Are Self-Esteem Posters for Girls Necessary?
New York City mayor, Michael Bloomberg, has aimed his sights on the negative body images tween girls see in the media. The city is spending $330,000 to place posters in subways, depicting young girls of various races and body types. The hope is that young girls will see these non-professional models and internalize the message, "I'm beautiful the way I am."
Certainly our tween girls seem to suffer from a self-esteem crisis. And promoting a positive self-image for tween girls is a political gimme--who could argue against that? The posters are, indeed beautiful.
I wonder, though, what is a $330,000 poster campaign up against the billions of dollars the entertainment, make-up, and fashion industry spend saturating media with the image of polished, slender, and sexually available teenagers? I am afraid we've brought a water pistol to this four alarm blaze. Even if the government had more in its budget, is the government really tuned into what's hip? Did anyone in my generation listen when Nancy Reagan warned us to "Just Say No" to drugs?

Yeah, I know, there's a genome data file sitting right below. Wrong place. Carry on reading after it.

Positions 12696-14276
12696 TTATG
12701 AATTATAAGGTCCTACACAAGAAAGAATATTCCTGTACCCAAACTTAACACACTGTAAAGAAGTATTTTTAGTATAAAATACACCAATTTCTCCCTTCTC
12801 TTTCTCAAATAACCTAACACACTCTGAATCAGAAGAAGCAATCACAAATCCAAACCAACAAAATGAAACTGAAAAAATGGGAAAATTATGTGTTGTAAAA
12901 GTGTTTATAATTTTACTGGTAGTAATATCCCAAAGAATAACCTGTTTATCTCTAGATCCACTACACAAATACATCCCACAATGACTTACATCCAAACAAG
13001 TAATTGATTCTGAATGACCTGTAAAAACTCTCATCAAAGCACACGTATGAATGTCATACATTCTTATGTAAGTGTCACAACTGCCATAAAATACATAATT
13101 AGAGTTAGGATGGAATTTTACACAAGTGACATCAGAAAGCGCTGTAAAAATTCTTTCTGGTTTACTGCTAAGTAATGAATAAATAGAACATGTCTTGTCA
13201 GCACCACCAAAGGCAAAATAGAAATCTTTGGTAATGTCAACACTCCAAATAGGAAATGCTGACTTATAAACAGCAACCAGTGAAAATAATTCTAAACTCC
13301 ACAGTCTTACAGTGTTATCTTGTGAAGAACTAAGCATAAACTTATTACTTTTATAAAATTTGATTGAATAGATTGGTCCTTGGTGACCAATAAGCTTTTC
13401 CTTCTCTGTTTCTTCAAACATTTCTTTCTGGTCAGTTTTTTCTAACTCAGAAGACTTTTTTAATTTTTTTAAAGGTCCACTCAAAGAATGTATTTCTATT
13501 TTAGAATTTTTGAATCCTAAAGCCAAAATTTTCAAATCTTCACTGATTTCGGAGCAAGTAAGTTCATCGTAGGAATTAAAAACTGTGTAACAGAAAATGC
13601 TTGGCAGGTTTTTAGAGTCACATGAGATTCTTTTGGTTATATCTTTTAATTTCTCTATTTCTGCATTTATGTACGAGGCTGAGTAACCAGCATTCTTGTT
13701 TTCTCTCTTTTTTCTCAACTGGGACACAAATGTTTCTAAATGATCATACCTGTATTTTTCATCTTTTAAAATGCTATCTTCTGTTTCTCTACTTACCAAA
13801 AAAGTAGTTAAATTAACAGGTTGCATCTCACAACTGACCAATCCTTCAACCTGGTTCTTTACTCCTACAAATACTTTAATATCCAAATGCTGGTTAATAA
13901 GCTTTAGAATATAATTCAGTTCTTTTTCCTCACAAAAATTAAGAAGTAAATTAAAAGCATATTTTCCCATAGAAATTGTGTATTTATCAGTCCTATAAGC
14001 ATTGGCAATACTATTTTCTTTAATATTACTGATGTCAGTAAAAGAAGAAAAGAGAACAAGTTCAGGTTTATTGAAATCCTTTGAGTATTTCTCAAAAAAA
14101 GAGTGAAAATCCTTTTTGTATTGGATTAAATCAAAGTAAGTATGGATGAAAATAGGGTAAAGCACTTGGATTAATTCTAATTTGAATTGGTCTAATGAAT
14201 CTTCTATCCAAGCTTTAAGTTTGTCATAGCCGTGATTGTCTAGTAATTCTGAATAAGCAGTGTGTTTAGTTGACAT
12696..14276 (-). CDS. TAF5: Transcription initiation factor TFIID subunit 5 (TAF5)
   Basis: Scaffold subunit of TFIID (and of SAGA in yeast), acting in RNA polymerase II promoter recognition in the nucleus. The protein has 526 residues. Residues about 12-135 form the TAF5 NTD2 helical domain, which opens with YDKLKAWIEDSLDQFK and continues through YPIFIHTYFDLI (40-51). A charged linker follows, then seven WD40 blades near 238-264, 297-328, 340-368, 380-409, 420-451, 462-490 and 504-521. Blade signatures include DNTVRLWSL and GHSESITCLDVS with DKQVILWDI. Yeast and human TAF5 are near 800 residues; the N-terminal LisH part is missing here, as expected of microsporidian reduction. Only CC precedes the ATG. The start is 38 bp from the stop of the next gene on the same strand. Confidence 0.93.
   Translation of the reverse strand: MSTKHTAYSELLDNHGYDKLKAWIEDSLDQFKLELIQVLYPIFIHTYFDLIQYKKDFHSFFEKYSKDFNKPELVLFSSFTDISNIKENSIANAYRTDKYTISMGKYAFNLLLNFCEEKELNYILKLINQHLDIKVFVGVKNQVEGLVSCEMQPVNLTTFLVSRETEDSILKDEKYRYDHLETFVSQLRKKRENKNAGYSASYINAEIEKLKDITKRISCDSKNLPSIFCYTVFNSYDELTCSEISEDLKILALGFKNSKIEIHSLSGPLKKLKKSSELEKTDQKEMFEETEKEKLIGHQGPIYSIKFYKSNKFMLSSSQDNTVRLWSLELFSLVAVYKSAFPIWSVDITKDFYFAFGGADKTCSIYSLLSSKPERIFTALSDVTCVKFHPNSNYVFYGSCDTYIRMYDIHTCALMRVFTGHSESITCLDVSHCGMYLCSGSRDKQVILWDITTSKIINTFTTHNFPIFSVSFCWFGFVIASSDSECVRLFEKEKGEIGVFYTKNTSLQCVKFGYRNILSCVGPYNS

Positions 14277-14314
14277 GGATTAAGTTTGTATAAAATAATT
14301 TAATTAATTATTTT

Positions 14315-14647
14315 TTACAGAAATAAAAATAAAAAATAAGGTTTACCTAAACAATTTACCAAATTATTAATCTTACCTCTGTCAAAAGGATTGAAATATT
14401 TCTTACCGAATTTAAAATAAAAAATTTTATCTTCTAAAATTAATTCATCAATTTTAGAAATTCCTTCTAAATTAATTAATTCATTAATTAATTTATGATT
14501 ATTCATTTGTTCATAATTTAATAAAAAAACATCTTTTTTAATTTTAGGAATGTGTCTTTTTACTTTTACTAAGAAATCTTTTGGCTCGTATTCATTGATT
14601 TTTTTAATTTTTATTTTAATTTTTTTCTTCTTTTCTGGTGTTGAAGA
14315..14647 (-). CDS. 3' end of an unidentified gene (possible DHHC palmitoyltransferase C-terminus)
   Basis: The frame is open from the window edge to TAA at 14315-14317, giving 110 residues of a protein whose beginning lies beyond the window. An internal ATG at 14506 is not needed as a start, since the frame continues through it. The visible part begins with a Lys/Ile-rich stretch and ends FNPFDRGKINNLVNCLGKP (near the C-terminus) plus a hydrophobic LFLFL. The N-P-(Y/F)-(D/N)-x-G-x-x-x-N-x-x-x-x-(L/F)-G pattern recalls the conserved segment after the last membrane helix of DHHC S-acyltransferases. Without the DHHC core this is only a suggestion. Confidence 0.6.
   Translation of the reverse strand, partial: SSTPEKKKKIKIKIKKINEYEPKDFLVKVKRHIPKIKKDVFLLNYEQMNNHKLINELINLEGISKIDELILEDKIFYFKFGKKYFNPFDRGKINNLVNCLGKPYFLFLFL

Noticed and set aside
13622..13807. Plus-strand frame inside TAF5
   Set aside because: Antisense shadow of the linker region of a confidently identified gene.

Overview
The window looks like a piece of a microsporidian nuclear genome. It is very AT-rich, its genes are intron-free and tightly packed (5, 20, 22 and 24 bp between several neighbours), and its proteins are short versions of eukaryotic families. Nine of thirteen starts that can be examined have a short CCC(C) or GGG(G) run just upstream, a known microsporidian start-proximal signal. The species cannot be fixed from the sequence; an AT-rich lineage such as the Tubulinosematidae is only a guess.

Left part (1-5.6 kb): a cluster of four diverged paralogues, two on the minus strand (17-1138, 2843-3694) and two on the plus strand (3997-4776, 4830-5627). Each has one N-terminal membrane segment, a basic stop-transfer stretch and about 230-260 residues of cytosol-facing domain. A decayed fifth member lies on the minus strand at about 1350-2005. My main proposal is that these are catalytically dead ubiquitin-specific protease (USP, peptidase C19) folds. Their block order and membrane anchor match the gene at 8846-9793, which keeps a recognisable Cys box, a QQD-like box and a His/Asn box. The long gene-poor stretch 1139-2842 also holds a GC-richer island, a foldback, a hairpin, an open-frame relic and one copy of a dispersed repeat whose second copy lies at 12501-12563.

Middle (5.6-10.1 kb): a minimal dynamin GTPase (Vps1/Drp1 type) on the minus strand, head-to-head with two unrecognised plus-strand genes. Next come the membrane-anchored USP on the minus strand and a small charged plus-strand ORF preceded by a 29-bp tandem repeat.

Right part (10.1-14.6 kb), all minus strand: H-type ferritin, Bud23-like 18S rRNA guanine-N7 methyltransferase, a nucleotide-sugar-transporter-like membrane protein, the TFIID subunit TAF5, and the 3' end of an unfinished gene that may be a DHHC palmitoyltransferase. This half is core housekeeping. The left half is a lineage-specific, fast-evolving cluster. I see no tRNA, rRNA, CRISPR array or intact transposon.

Although $330,000 is just a blip in the city's budget, I wonder if that money would have been better spent on a program that helps girls build their own self-esteem from the inside, out. Wouldn't a girl's self-image have a more solid foundation if she builds it on her own growing competence? Wouldn't it be worthwhile to combat the stereotypes of girls in STEM subjects with a program that allows interested girls to develop their abilities alongside female mentors and role models?